Wed Jun 10 01:29:16 CDT 2009
On Wed, Jun 10, 2009 at 01:22, David Goldsmith<email@example.com> wrote:
> --- On Tue, 6/9/09, Robert Kern <firstname.lastname@example.org> wrote:
>> > I should probably 'Note' this tanh's doc (and other
>> transcendentals that may exhibit this behavior).
>> <shrug> It's generic to all floating point
>> implementations of
>> transcendentals. I'd prefer not to clutter up each ufunc's
>> docs. A
>> section in the User's Guide about floating point arithmetic
>> in general
>> might be worthwhile, though.
> With a list of numpy-furnished functions to which the "problem" applies. (It's one thing to explain the phenomenon in general, and once this is done the "pedestrian" user may then be alert to the danger in source code, but still forget, or simply not realize, that it applies to library functions as well. Put another way, though one will certainly recognize that their own numerics will be subject to this, they might still expect that standard, furnished mathematical functions will have been written to be more "robust" w/ respect to their exact mathematical properties. I certainly wouldn't have _expected_ this problem w/ good old regular tan - my default assumption would be that N.tan(N.pi/2) would return N.inf or N.nan, not:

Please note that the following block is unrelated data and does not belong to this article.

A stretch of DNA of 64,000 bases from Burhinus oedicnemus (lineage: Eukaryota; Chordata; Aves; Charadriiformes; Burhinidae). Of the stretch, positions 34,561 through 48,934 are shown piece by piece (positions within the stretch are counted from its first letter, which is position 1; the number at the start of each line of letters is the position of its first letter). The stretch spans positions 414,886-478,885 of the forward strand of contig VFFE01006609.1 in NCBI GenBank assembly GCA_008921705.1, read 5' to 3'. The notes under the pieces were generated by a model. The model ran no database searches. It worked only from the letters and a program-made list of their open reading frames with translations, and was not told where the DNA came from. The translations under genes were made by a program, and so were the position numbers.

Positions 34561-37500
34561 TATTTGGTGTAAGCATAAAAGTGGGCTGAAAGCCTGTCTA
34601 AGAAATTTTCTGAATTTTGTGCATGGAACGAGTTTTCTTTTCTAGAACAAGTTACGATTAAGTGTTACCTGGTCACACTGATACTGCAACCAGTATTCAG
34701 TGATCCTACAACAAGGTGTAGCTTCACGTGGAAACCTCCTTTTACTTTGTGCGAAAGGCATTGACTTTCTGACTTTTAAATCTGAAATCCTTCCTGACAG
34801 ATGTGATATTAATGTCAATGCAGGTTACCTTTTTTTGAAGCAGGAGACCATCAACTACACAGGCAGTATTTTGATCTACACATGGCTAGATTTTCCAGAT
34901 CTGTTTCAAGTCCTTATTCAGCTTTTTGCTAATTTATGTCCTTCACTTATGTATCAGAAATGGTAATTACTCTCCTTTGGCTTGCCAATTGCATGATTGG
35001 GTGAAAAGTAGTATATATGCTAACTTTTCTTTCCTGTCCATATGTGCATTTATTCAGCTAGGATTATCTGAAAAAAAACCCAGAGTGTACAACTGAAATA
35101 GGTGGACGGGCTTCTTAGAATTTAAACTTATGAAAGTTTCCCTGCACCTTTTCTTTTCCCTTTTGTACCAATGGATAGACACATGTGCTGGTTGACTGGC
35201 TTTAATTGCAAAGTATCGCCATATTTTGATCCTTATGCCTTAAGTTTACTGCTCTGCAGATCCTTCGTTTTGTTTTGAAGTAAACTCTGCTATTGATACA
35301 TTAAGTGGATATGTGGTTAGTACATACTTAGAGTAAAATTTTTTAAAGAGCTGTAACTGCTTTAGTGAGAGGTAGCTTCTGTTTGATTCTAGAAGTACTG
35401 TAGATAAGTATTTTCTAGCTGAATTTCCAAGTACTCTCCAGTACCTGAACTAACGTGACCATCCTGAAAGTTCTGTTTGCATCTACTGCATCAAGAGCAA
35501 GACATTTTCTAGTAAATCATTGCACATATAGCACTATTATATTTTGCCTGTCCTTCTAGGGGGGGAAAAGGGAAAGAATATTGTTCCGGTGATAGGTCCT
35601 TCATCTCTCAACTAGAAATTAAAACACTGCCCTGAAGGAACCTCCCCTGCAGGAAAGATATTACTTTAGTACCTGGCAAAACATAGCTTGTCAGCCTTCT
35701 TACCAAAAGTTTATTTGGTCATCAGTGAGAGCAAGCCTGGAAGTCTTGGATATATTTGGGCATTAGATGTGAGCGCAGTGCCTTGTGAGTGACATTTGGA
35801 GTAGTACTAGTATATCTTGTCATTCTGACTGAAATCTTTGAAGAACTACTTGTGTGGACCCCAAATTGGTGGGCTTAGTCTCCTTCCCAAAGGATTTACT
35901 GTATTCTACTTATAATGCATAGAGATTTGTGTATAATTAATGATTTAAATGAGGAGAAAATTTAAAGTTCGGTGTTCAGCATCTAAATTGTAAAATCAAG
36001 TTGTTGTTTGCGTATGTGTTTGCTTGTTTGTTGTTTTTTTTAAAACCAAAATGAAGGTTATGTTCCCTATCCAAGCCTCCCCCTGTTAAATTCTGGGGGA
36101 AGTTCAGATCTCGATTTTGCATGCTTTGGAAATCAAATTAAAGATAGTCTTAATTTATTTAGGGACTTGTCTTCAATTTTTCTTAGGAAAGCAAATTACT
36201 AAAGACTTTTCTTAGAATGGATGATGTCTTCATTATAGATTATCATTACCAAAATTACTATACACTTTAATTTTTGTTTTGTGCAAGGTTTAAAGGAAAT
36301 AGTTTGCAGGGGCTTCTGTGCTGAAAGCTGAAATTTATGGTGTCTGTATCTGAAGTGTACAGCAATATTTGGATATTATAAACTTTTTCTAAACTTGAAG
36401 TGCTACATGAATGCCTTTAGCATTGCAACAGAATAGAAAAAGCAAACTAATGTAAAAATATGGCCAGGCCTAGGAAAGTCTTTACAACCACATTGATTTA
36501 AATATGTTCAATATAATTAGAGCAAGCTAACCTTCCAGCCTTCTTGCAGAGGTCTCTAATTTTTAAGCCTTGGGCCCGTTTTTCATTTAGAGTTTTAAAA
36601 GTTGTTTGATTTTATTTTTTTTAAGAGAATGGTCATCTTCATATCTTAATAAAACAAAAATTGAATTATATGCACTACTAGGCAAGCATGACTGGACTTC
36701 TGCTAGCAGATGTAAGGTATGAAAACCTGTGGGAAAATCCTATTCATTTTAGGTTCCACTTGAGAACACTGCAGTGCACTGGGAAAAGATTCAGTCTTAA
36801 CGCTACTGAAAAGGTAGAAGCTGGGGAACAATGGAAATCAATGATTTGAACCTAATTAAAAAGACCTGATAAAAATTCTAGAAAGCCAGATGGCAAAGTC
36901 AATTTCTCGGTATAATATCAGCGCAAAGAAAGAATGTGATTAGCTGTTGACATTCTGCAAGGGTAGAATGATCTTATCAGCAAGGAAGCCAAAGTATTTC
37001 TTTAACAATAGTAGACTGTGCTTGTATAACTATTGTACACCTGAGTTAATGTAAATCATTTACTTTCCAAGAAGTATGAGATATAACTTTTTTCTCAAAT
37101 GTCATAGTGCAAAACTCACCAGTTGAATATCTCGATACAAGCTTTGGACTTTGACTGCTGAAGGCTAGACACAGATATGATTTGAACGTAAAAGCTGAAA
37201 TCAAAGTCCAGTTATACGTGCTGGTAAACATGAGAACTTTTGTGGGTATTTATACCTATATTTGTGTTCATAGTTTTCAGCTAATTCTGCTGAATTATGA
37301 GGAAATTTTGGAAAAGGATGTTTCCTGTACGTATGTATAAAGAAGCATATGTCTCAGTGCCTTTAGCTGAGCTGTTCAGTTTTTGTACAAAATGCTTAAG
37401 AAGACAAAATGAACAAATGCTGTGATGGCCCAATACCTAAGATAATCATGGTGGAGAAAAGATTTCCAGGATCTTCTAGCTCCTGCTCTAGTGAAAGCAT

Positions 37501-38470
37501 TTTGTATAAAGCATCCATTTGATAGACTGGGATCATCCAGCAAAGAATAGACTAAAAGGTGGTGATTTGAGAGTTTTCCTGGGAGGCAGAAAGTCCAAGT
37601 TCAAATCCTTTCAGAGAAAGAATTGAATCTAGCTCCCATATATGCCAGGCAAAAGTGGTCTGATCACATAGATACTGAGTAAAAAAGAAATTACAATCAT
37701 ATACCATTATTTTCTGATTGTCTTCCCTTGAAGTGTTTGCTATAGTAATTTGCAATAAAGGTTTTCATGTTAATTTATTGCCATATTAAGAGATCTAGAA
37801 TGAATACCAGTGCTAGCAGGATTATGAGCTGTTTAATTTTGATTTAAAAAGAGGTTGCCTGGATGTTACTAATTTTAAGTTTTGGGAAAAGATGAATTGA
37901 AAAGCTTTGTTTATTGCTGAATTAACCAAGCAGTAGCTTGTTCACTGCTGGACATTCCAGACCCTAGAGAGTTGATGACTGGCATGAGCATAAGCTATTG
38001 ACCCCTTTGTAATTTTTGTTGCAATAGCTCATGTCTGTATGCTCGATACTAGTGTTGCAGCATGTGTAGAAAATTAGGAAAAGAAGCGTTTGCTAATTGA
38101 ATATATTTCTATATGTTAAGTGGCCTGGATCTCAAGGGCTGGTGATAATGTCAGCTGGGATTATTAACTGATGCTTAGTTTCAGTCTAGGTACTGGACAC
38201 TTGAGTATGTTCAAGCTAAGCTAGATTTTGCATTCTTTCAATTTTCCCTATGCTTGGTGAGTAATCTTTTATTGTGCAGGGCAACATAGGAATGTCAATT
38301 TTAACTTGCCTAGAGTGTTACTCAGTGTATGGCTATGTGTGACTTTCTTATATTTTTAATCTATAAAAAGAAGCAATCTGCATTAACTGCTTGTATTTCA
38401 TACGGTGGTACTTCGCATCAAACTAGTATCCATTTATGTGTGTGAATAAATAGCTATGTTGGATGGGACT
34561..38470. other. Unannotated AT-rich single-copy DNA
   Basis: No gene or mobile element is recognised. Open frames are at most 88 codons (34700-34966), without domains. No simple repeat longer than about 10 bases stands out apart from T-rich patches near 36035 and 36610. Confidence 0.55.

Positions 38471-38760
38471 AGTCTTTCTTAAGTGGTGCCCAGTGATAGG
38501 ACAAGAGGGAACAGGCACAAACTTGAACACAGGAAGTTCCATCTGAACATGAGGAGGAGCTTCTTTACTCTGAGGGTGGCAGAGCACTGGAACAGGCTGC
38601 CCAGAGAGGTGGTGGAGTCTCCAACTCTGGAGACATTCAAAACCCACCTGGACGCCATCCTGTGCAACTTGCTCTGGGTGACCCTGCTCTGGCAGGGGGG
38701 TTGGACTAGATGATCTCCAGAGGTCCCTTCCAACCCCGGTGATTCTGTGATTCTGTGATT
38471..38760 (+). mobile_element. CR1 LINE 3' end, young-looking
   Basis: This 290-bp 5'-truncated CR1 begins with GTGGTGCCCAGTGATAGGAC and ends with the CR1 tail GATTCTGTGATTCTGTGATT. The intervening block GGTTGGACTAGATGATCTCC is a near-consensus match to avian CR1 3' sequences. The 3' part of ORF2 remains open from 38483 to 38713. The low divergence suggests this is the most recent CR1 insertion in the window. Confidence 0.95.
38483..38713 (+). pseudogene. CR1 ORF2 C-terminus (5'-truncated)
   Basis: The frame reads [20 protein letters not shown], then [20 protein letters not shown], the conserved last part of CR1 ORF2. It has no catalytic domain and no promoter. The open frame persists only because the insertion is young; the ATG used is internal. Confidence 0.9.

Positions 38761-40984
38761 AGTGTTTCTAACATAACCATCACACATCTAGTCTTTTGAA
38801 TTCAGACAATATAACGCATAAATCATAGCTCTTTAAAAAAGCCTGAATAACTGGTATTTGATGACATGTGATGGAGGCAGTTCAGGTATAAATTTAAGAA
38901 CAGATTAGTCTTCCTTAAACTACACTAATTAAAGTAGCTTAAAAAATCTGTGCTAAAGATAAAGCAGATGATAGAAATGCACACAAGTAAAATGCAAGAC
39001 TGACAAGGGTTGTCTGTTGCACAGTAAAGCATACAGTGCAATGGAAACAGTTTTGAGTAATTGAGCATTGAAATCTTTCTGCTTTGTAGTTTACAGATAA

> 16331778728383844.0) :-)
Umm, explaining the phenomenon necessarily entails showing examples of
the library functions it applies to. This particular phenomenon is
*about* how the standard, furnished mathematical functions behave,
nothing else. But I don't think a full, explicit list is necessary or
desirable. "Transcendental functions" plus a few notable examples
should cover it.
"I have come to believe that the whole world is an enigma, a harmless
enigma that is made terrible by our own mad attempt to interpret it as
though it had an underlying truth."
-- Umberto Eco
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